Back in the lineup, he points to a slabby left out front. “That’s where Ulu Boy [Jimmy Napeahi] got chomped by that shark a few years ago,” he says matter-of-factly. I try to play it cool, but instantly tuck my legs up beneath me while treading water—as if that would do anything to dissuade an 8-foot, apex predator.
“Culturally, whether it’s the language or dance or songs, I had to learn those things. But with surfing…I feel like I was born with it,” he says between sets.
Growing up in Hilo, Cliff dabbled in a few amateur surf contests, but financially, the support was never there. If one of his friends didn’t show up for an event, he would surf under their name because—fuck it—that was one way to compete for free.
On Oahu, he did a couple Pro Junior events, but wrote a fake check to enter one and the local organizers caught on quick, barring him from the next event. Either way, realistically, it wasn’t like grinding on the World Qualifying Series was ever in his cards. He would never claim this—although anyone else that knows him would—but he was always destined for something bigger than the World Championship Tour.
Regardless, as a published scientist with no interest in pro-ams, or even being sponsored, the man seems to draw attention from the brands. Vissla brought him on board this past year to spearhead their environmental/sustainable initiatives. OluKai footwear has named him as a brand ambassador.
The sponsor-thing has taken a little time for him to adjust to. He’s fiercely protective and wary of cultural appropriation when it comes to brands. He wears the same ratty t-shirt that Vissla sent him from the first box and refuses fresh ones. New clothes wouldn’t be very sustainable, right? He recalls how they once saw him wearing another label’s jacket, pleading with him to just ask for their own.
“I was like, ‘I thought you wanted me to be sustainable and reuse,’” he says and laughs mischievously. “They told me that’s not really how it works.”
It’s obvious that stickers on his board aren’t his first priority. Making a difference in the world—an impact in treating the environment kindly—is his main motivation. And if he can mix surfing in there with the pie, clearly that’s a bonus. So far, he’s done a hell of a job at blending his passions.
In 2016 he created a short documentary that toured the film festivals called Surf Wasted. The film focused on his mission to implement more environmentally conscious and sustainable materials into surfboard production. Surf Wasted spawned the “ProTest: Ecoboard Challenge” on the North Shore of Oahu, with the support of Sustainable Coastlines Hawaii. During the event, a dozen well-known shapers made a quiver of far more eco-friendly surfboards for pros to test, an attempt to prove to the world that surfboards could be made with more responsible ingredients.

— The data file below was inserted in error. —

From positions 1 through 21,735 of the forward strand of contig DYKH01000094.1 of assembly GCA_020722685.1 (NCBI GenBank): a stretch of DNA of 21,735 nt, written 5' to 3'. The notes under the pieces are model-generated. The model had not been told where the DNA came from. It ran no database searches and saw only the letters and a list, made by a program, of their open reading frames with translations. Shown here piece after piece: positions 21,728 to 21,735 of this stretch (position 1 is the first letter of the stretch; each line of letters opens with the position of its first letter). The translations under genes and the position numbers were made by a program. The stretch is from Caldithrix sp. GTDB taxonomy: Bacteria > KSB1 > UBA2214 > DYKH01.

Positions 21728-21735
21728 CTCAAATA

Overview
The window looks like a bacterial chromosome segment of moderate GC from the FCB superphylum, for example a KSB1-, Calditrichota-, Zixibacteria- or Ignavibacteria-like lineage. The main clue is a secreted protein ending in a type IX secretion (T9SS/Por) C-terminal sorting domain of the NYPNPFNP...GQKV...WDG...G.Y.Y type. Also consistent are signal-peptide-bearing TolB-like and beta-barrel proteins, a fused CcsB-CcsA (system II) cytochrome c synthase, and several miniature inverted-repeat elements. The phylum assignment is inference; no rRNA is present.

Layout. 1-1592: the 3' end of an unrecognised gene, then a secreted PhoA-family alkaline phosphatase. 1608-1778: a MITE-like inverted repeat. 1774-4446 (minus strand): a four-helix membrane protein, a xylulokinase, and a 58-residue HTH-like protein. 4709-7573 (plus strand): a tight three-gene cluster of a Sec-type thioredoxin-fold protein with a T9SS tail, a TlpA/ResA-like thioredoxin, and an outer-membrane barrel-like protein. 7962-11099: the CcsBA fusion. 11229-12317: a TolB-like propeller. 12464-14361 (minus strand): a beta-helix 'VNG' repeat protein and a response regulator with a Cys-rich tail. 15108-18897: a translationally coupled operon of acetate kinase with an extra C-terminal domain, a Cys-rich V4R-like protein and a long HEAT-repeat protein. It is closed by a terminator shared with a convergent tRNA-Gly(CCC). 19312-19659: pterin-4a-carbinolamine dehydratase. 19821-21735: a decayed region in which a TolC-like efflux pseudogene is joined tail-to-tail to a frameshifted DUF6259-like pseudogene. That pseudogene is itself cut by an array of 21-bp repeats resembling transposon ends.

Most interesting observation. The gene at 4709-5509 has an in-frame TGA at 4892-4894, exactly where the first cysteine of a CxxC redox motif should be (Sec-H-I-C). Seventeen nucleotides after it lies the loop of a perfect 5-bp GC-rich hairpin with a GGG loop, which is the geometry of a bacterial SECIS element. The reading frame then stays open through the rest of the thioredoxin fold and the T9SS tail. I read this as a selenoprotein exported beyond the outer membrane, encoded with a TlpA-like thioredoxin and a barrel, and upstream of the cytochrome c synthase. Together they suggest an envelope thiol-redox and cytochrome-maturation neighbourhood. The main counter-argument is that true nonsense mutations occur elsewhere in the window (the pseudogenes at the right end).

Most notably, though, marrying Cliff’s current scientific work with surf, is his renowned Surfer Biome Project, an experiment that’s garnered worldwide attention and media coverage, and is a significant chapter of his actual doctorate thesis. On a mission to study mankind’s affects on the ocean at a molecular level (and vice versa), Cliff traveled around the globe from Morocco to Ireland to Chile and beyond, taking test swabs from surfers and other ocean-goers, and examining chemicals and bacteria found in the samples. The goal is to address issues around environmental conservation, food security, and public health. Coincidentally, he got shacked along the way.
Leaving the lot, I ask Cliff about his upbringing. What shaped his perspective? I’d noticed on Instagram he often voices his thoughts on indigenous issues and has no problem taking a stance, if not creating a forum for conversation on the platform. I knew that he had boarded at Kamehameha Schools on Oahu, a renowned private school created to educate Native Hawaiian-blooded children. He also recently received a scholarship from the University of Hawaii to be a “Native Hawaiian Scholar,” as part of the university’s cohort for improving numbers in science, technology, engineering, and mathematics (STEM) for Native Hawaiians.
While most dads might have tucked their kids in with Seuss or Sendak, Cliff recalls that he and his four sisters received different bedtime stories. On the forefront of the island’s 1970s cultural renaissance, Cliff’s dad gave them a re-education of sorts—Hawaiian History X, recalling key events and the countless tragedies their people had endured.
Such as: that time when Kamehameha I unified Hawai‘i, establishing the Hawaiian Kingdom (1810). That time when the Great Māhele transformed the Hawaiian land tenure system into a Western-based private property framework (1848). That time when Queen Lili‘uokalani was kidnapped and the Kingdom of Hawaii was illegally overthrown by U.S. representatives (1893). That time the Hawaiian language was officially banned from schools and instruction (1896). That time America finally apologized for all the atrocities it committed in this place and upon its people (1993).
Dates are crucial to indigenous collective memory. Dates are proof that this wasn’t some terrible nightmare or glitch in the fabric of reality. Dates are real. The crimes had a timeline.
“Would you say you’re an ‘activist?’” I ask, with air-quotes framing the label.
In front of us, rambling back toward Hilo Town, the road narrows and trees bend toward each other, meeting above us like interlocking fingers. The canopy forms a pipeline made of foliage and we pull into a misty tunnel.